Amma first met her husband as a sixteen year old on the day of her wedding. She had a surreal memory of him sitting through jocular jibes of friends and family with a smile on his face that made her fall in in irrevocable love. The same people and laughter accompanied her through decades of marriage, birth of two sons, innocent childhoods, the pain of watching them move away for greener pastures, their respective weddings and her husband’s death (twelve years, two months and three days ago). Thereafter, she was alone.
One person living in a house with five rooms seems like a waste to most. But Amma never considered altering lodgement after her husband’s death because she failed to appreciate how pieces of paper could be more valuable than memory laden crevices. On being suggested to do so, she would start on a rant about her repugnance for the younger generation’s callous culling of people and places they once professed love for (and to). Her entire life had played out in those halls and she wasn’t about to discard them just as they became old, wrinkled and superfluous.
The downside of singular loyalty was that as everybody else moved on, her existence became blanketed by a dank silence. It is unclear if it was nostalgia, stubbornness or pure senility but Amma somehow remained unaffected as the bursts of laughter were substituted by the frail creaking of a wispy haired woman’s rocking chair.
Her years gave her the benefit of wisdom and sharp perception. Both only contributed to the painful awareness of becoming increasingly irrelevant; even to her own sons who were embroiled in their careers and families (which she wasn’t considered a part of). She was treated to sparse phone calls or visits reeking of afterthought that she recognised easily from years of raising them. The last time she felt indispensable was the evening before her husband died. A tear escaped her eye each time she thought about this.
She spent most days sitting in the verandah looking at the traffic rush by like a noisy river and ruefully reminisced about how tranquility was struck down by civilisation. The cacophony of horns took her back to when there were no roads around her home; only dense trees providing shelter to birds that played a kaleidoscope of melodies in gratitude. The ubiquitous pedlars of urbanisation carried their destruction so ruthlessly and meticulously that her dead husband was now survived by just one neem tree he planted in front of their house. It protected her from harsh rays of summer sunlight that mistakenly remembered she still existed.
So Amma was one of the few people who could say that they had literally seen the world and people change before their eyes (Unfortunately, according to her, both for the worse ).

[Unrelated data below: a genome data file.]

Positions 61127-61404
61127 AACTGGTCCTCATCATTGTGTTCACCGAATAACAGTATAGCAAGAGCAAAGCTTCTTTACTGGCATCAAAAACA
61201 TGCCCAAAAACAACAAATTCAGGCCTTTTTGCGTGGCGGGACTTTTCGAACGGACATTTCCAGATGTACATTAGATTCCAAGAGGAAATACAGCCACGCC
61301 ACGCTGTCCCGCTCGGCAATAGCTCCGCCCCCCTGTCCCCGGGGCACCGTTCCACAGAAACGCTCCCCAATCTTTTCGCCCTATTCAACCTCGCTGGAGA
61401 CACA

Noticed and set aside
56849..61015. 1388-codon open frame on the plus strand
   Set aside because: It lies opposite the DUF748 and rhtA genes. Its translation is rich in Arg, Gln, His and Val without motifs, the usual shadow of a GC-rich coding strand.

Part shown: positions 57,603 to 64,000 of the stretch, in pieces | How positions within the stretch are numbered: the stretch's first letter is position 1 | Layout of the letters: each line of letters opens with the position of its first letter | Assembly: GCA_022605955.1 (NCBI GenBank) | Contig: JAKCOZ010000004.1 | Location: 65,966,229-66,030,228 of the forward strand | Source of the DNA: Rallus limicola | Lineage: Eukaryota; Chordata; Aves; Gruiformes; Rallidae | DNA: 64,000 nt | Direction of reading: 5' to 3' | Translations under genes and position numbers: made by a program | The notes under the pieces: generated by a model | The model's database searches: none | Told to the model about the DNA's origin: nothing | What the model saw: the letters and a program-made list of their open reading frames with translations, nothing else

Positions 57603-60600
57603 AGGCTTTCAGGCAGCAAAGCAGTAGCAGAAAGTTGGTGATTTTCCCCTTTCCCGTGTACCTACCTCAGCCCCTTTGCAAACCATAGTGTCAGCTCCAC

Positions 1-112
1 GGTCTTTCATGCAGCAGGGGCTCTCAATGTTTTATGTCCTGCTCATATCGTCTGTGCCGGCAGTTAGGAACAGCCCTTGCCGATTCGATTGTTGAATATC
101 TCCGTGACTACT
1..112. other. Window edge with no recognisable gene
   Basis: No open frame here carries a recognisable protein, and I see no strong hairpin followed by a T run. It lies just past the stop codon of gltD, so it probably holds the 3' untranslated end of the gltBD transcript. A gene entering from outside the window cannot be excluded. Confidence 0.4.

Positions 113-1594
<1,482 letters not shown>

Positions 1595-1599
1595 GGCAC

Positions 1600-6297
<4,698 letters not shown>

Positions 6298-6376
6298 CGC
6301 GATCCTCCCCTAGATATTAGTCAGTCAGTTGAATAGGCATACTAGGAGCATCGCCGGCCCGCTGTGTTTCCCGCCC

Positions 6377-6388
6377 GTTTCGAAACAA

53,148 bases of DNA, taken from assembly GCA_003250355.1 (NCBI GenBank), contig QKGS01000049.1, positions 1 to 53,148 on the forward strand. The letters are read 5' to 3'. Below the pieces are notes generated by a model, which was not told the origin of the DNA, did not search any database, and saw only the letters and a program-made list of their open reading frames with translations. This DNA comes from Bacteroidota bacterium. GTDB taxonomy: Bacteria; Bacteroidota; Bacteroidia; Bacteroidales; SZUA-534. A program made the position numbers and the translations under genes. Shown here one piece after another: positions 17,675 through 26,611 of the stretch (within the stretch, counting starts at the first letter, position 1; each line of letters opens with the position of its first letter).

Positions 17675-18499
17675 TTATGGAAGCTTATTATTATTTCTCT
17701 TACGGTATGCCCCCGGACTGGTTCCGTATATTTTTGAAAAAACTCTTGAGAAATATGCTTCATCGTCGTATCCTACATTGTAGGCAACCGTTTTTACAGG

But lately the downbeat feeling was replaced by one of anticipation. Every few years her grandchildren would come for a weekend visit and Amma was expecting them tomorrow after a hiatus of two years. During the interval, three of them had entered late teens and the youngest one had turned ten. She couldn’t wait to see all of them again and feel the recurring marvel at the speed they grew up with.
They were the only ones in her sprawling family who seemed to foster unpretentious and unconditional affection for her. Each time they came, they took immense care to ensure her comfort while simultaneously enjoying each second of her fond pampering. They even took her rare comments of disapproval with mild abashment and a sense of humour, just how she intended them.
Her youngest grandchild (also her favorite) had picked up a habit of reading since her last visit and loved comic books. Amma had therefore enrolled for a subscription that delivered a book to her house each week. She had been collecting these in the interlude since the last visit and was planning to bestow the treats all at once to a gleeful ten year old. The little girl’s (anticipated) reaction would be ample reward for the old lady’s months of patient accumulation. She often wished her husband had a chance to meet the beautiful, young child. She knew he would be proud of her. He too was a voracious reader and possessed a vast book collection that Amma intended to hand down to her when she was old enough.
For the other children, she prepared delicacies she knew they loved and would gorge upon. It was the only time she cooked anymore. She spent the entire week digging up old recipes, dusting them in her memory, revisiting, readying and working on them until they were just perfect. The last two days had been consumed in fixing a lavish breakfast for their arrival. She disregarded the terrible pain in her joints in her excitement and made a mental note to see a doctor after the weekend.
As the day wore on, shadows lengthened and darkness descended. She realised she had a long day tomorrow and should go to bed early. The pain otherwise became too much to bear. She laboured her way to the room with a walker and fumbled with smarting fingers in the drawer for her medicines. She then switched the lights off, said her prayers and fell into a peaceful sleep.
The next morning, her grandchildren waited outside her front door for fifteen minutes. The eldest decided to halt the long wait and climbed through the balcony. She opened the door for her siblings and made their way to the back room. When they couldn’t wake Amma she called her parents.
In the clamour that followed, the calmest person was a ten year old sitting in a corner reading a comic book her grandmother saved for her. She didn’t entirely understand everything that was going on but wished she had come a day early. She knew her grandmother would have liked to say goodbye.